At least one letter from Coates to Mrs. Hemingway survives in the Harry Ransom Center in Austin. In May of 1924, Coates writes: “the gift of your friendship and sympathy is one that I have treasured thru the years.”
Coates’s documents pose a few new mysteries. She references other letters that Hemingway wrote her from Kansas City, where he worked as a reporter for the Kansas City Star before he volunteered for the Red Cross. That correspondence has never been recovered—nor has a letter to Coates from his sister Marcelline, in which she blames Frances for her brother’s running off to volunteer for the American Red Cross. If Coates had returned his affection, Marcelline implies, Hemingway might have seen fit to stay put.
Marcelline was working the other side, too: she never discouraged Hemingway from pining for Coates, even after her engagement. In a letter dated July 5, 1918, Marcelline wrote Hemingway in Italy: “I suppose you heard … Frances Coates & Jack Grace are engaged? It was announced the day after you left! (Wise Frances!)” The next month, on August 25, she added: “In my previous letters I told you about Frances Coates’ engagement to Jack Grace, but I’ll tell her to write you anyway. She isn’t wedded yet, y’know.”
As for Hemingway and Coates themselves, the last surviving letter between them was from Coates, in January of 1927, when Hemingway’s first son, John, was three, and—unbeknownst to Coates—his marriage to his first wife, Hadley, had broken down.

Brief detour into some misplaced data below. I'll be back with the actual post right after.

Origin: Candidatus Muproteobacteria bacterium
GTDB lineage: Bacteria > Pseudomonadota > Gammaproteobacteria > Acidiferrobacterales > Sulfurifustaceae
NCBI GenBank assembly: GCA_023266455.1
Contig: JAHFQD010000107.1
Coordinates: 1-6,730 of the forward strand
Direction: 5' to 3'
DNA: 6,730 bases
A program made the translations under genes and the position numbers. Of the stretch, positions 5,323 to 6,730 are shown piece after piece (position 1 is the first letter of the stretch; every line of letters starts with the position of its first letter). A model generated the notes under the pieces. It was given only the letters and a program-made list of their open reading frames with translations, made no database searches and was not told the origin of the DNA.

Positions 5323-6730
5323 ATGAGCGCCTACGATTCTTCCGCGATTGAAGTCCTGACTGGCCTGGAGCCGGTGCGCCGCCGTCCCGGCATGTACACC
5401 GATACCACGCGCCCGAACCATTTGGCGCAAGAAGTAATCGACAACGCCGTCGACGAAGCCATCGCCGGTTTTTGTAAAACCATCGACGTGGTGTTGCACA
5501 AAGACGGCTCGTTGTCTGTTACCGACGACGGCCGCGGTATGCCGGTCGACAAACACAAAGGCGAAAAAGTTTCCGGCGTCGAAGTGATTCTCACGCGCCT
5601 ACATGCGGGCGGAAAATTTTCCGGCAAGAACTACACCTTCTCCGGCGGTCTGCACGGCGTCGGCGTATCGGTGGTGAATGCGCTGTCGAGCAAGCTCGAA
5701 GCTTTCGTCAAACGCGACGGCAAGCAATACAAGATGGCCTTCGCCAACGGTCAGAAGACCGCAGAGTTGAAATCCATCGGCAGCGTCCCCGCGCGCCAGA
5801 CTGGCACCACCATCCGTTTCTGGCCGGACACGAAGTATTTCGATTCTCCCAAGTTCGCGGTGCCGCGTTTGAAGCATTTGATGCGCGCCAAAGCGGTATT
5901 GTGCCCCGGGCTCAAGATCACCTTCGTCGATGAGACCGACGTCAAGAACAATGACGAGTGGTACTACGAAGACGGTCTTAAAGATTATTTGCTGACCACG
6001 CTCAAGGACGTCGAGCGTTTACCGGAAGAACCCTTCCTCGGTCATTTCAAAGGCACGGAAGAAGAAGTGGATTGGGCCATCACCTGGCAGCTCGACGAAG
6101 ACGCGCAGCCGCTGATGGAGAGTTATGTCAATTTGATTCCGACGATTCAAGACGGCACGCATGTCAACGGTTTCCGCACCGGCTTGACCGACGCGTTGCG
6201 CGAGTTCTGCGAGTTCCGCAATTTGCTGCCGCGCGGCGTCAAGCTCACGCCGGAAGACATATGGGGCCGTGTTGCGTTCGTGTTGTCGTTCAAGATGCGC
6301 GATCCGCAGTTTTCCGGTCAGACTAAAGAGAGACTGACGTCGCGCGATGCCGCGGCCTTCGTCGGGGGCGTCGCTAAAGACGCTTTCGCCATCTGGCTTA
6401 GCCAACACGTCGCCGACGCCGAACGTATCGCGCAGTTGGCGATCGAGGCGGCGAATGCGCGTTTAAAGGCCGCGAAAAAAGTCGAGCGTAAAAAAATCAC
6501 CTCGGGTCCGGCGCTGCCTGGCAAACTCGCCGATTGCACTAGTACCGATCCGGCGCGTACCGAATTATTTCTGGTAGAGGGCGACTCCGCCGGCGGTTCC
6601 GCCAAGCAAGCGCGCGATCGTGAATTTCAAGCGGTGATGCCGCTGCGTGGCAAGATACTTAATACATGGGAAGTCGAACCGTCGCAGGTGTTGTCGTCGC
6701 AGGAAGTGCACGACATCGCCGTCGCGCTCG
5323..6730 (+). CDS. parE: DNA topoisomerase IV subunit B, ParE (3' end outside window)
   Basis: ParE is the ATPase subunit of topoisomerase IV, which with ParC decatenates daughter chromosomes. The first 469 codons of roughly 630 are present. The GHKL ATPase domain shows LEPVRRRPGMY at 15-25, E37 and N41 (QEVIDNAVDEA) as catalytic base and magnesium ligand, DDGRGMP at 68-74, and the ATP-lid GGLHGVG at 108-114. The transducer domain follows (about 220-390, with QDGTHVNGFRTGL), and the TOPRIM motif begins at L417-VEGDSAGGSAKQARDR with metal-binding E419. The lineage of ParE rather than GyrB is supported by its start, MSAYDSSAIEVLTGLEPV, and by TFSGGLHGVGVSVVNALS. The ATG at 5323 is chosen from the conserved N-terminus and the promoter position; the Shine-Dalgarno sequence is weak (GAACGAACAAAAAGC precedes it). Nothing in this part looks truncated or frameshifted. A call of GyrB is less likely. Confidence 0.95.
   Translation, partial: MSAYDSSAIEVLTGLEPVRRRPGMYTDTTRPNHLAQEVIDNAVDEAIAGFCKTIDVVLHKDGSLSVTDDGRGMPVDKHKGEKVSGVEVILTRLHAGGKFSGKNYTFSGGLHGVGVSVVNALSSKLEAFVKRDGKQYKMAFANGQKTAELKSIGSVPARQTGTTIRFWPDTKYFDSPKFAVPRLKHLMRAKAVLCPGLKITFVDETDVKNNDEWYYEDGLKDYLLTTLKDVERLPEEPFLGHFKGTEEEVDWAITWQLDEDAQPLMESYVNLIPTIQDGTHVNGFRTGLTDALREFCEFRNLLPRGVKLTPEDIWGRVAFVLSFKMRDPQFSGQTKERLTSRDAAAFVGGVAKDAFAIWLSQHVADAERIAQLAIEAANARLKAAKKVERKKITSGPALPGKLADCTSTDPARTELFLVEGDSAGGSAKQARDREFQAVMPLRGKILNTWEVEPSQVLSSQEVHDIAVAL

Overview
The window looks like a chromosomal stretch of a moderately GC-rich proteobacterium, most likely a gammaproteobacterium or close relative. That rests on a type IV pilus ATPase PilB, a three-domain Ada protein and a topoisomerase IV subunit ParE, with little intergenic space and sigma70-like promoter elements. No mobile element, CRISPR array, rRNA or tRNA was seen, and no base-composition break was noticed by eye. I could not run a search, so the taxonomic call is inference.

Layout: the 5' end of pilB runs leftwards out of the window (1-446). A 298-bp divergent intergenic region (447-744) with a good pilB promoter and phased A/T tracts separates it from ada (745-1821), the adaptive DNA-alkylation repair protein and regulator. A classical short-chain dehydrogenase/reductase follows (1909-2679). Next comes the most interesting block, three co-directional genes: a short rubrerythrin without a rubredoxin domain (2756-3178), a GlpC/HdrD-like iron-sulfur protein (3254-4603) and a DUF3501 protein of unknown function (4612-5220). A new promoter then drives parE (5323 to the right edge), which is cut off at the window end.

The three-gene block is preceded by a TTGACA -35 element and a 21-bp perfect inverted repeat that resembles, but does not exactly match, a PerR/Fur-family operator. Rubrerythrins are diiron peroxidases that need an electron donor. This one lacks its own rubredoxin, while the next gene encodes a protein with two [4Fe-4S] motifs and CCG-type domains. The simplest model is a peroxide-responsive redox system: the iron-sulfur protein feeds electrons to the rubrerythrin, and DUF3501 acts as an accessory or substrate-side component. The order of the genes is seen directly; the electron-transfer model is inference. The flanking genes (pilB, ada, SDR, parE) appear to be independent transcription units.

“I just finished The Sun Also Rises and you are before me so vividly that I must tell you how much I enjoyed the book,” she writes, calling the novel “heartbreaking.” She continues: “The years are making you a strange person—I should so love to see you—I haven’t seen Marce for over a year—but someone said you were returning. I have a ravishingly beautiful daughter to match your son—and I’d so like meeting your nice Hadley … Jack joins me and wanting to see you both.”
Fermano doesn’t know if Hemingway responded, or if they ever saw each other again.
Her grandmother, despite the nostalgia that comes with such keepsakes, was clearly happy with her choice. Frances and John were married for sixty-seven years. They raised a daughter, traveled the world, and died a year apart, in 1988 and 1989. On the front of the envelope containing her photos with Hemingway, Coates wrote: “Ernie Pictures / And 25 years later ooh! Am I glad I married John.”
Robert K. Elder (@robertkelder) is the coauthor of Hidden Hemingway: Inside the Ernest Hemingway Archives of Oak Park. He’s the author of six other books and director of digital product development and strategy at Crain Communications.
All photos courtesy of the author, except where noted.